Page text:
Wednesday, October 22, 2014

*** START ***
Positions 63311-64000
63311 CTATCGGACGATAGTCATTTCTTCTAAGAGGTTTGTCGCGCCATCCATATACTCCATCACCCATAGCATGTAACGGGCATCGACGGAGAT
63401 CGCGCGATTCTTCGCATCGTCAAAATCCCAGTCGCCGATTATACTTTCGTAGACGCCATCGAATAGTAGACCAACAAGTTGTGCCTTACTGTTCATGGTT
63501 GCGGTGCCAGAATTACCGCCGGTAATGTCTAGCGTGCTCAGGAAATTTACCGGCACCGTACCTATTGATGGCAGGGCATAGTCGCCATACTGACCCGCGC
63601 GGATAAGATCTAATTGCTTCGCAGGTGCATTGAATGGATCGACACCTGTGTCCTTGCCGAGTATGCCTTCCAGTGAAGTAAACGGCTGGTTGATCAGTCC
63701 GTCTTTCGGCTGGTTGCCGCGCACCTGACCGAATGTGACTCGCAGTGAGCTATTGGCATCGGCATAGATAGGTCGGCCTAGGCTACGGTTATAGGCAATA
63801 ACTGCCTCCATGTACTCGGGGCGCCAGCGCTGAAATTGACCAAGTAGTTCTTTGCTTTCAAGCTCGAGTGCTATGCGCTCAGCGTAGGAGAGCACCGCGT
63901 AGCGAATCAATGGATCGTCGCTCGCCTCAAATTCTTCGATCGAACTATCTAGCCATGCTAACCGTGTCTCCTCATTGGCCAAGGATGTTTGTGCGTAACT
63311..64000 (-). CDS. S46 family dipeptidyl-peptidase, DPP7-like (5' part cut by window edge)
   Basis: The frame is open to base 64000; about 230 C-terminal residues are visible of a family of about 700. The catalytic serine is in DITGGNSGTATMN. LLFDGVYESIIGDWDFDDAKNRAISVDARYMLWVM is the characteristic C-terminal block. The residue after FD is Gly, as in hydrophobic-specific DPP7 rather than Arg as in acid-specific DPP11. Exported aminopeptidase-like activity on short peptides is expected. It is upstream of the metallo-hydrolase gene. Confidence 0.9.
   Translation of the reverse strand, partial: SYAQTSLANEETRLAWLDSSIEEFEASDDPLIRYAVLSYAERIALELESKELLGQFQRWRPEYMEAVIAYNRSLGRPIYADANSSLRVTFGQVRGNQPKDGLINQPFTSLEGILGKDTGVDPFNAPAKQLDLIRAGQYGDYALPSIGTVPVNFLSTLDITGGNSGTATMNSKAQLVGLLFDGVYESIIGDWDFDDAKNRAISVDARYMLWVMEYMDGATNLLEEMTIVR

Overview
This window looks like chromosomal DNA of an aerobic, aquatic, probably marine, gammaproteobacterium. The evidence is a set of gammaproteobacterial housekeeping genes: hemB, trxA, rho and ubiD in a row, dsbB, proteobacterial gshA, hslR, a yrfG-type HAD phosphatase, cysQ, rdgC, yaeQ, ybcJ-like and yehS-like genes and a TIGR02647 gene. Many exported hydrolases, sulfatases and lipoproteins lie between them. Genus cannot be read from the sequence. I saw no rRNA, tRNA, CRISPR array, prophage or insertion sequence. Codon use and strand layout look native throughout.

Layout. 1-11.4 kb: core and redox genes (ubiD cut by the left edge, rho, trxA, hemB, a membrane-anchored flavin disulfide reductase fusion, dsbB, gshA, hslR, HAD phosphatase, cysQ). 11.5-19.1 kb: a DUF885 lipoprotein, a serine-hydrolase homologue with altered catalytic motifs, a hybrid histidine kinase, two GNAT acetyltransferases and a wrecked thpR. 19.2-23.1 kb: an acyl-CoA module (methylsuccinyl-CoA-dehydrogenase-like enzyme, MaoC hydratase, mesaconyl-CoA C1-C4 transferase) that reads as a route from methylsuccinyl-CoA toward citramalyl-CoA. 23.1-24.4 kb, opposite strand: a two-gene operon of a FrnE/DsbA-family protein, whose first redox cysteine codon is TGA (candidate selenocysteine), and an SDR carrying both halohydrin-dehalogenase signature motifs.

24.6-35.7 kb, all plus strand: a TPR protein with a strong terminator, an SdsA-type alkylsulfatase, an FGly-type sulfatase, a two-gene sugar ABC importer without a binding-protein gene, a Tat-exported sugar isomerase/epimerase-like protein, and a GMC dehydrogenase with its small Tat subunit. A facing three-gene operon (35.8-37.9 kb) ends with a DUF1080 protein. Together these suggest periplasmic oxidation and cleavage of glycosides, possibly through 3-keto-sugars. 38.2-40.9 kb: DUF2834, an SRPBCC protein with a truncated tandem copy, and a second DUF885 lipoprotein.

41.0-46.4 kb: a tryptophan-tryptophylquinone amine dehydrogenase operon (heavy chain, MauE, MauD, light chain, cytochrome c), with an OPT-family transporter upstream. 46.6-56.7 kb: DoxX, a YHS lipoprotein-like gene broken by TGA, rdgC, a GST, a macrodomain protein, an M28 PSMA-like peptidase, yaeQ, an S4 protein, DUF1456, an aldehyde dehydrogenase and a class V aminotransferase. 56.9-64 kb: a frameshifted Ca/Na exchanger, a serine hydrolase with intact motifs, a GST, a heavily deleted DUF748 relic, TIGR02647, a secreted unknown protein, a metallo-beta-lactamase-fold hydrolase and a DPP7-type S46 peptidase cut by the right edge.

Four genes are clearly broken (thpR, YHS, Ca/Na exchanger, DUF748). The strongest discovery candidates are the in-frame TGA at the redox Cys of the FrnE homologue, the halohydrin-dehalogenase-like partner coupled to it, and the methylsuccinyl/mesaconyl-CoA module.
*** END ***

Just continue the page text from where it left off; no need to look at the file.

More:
In the 1480s, the Italian sailor and trader Christopher Columbus (Fredric March) is trekking through Europe with his son trying to get backing for a trip to prove that you can go around the (round) world and get to India by heading west. He leaves his son at a monastery for safe keeping and one of the monks gives him a letter of introduction to the Spanish court. King Ferdinand isn't impressed, but Queen Isabella (Florence Eldridge, March's real-life wife) thinks there is some promise in the plan to claim new spice markets and lands for Spain. However court noble Francisco de Bobadilla, concerned for his own interests, tries his best to scotch Columbus's plans, so years pass with no progress. Bobadilla gets his lovely young cousin Beatriz to romance Columbus to get him to stay in Spain, but the Queen sees through the plan and has Beatriz banished. Eventually, the Queen uses her own jewels to bankroll Columbus's trip. There's a brief swashbuckling mutiny but soon land is sighted, natives are met, customs are exchanged, and the land is claimed for Spain. By the end of his life, he has become an obscure figure, embittered by court intrigues, though he predicts that he will eventually be remembered long after the King and Queen have been forgotten. This is a bland, by-the-numbers telling of Columbus' discovery of the New World. A bigger budget—with better costumes and sets—and a livelier lead actor might have made this more interesting. March is OK but uninspiring, never coming off as compelling or larger-than-life as his character really should, making the movie feel like the story of a low-level bureaucrat or a whining dreamer. Francis L. Sullivan as the scheming Bobadilla almost upstages March, and it feels like Eldridge is doing a grade-B imitation of Bette Davis in THE PRIVATE LIVES OF ELIZABETH AND ESSEX. This is OK to skip. [Netflix streaming]

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